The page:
RECOLLECTIONS OF AN EARLY
MENHADEN CREW MEMBER
BY STANLEY M. EMERSON, FIREMAN-1/c(SS),
SEPTEMBER, 1945, TO MARCH, 1946
My name is Stanley M. Emerson. Prior to WW II, I was employed
as a Shipfitter at the Mare Island Navy Yard and worked in new construction.
Submarines I had occasion to work on were the Tuna, Trout, Silversides,
Wahoo, Gudgeon and others.
I entered the Navy in October, 1944, volunteered for Submarine
Service and attended the School in New London when the notorious Chief
Spritz was the Chief of the Boat. I attended Radar School at
Groton, Conn., and then Sound School in San Diego.
I shipped out from Mare Island in a relief crew to Pearl Harbor.
On arrival of USS Menhaden in the Fall of 1945, I was assigned to ship's
company as an F-1/c. At this time the war was over and our operations were
that of testing.
I recall an incident that may be of interest. We were assigned
the task of testing a torpedo on a landing craft. This was a surface shot
from our after tubes. I was stationed as a lookout at this time. The torpedo
malfunctioned, and upon leaving the tube, it went directly to the bottom
and blew up. The boat was in shallow water at the time and it lifted our
fantail. We did not sustain serious damage, but it did rupture the hydraulic
lines in our After Torpedo Room. It was a hairy moment.
I was aboard the Menhaden as a crew member when Fleet Admiral
Nimitz relinquished his command in November, 1945. There was standing room
only for Admirals. Because Admiral Nimitz was attached to our boat with
all of the spit and polish (as well as our illustrious crew), we were dubbed
by other submariners as "the Hollywood boat."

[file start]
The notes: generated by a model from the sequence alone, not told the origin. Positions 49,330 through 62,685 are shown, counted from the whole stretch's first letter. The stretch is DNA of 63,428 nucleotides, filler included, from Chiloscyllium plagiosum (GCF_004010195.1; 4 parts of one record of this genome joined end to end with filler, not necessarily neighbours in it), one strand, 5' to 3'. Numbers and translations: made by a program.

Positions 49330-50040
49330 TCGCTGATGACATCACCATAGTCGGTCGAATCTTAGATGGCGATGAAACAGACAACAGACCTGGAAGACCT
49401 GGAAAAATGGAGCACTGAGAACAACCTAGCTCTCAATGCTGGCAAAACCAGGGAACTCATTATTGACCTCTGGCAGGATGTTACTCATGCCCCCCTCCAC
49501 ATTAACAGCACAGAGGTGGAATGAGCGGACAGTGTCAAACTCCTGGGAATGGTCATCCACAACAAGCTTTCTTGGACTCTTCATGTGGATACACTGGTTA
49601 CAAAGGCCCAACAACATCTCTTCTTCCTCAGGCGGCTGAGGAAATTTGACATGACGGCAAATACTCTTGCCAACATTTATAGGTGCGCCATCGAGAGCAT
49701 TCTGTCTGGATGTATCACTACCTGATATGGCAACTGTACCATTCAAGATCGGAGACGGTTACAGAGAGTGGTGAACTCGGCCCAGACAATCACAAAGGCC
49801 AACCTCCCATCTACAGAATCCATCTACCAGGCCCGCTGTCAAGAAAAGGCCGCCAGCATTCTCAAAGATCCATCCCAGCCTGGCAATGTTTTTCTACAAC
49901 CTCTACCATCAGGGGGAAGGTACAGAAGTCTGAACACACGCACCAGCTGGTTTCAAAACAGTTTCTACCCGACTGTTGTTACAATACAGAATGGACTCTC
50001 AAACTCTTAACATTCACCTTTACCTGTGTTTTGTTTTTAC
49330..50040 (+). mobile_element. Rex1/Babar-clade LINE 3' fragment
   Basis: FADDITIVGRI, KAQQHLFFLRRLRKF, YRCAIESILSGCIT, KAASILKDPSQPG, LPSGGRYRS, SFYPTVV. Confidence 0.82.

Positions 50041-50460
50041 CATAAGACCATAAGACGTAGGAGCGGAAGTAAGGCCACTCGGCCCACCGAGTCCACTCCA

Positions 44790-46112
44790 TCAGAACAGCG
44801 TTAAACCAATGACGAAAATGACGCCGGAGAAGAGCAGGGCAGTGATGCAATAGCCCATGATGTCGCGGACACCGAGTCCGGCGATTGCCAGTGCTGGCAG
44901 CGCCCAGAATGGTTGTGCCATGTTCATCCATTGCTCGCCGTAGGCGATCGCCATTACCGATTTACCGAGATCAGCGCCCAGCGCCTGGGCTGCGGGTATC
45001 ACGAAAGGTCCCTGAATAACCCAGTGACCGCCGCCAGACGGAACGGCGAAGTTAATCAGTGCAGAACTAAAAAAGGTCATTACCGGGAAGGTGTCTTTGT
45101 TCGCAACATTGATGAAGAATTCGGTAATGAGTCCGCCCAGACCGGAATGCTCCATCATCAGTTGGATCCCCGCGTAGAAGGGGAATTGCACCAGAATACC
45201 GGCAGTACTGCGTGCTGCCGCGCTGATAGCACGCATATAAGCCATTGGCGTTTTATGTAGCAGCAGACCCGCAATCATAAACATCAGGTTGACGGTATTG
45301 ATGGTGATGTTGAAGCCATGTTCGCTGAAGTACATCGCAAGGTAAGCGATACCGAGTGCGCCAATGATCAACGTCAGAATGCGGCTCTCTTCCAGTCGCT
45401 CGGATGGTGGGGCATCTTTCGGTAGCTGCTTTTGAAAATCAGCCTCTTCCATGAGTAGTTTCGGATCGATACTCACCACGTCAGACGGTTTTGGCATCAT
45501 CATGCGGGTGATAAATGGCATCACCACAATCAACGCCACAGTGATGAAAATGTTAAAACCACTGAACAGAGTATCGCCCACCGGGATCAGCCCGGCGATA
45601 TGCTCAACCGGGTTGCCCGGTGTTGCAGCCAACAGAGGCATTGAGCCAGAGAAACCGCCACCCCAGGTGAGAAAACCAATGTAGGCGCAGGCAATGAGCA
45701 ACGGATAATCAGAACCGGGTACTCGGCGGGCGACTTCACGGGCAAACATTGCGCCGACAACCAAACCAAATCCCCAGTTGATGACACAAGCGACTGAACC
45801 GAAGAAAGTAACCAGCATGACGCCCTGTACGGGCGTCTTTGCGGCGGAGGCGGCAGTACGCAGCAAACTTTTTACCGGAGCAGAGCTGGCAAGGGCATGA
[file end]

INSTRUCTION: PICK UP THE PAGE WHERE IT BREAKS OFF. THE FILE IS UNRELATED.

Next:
In January, 1946, we returned to the States via the Golden Gate.
Captain McClintock was flying a pennant with one foot of material for each
man aboard from the periscope mast that extended clear over the fantail.
Later, each man got his foot. The Skipper had to keep the boat in full
ahead to keep the pennant out of the water. We had a hairy moment when
we hit the ground swells approaching the Gate and almost capsized.
We went to anchor at Tiburon in the Bay north of San Francisco
and began to prepare the boat for mothballs and decommissioning.
In March of 1946, I left the boat and was separated from the
service. I returned to my civilian job and returned to Mare Island as a
Shipfitter and had occasion thereafter to see the Menhaden many times.
She was tied up with other subs in mothballs at the pier at North Gate.
She was still a beautiful boat.
"Mothballed" Submarines and Submarine Tenders at the Mare Island
Naval Shipyard in late 1946. In the left center of this photo, there appears
to be a floating shed at the end of the pier. The second submarine to the
right of the floating shed is the USS Menhaden (SS-377).
(Official U.S. Navy Photograph taken by Mare Island Naval Shipyard)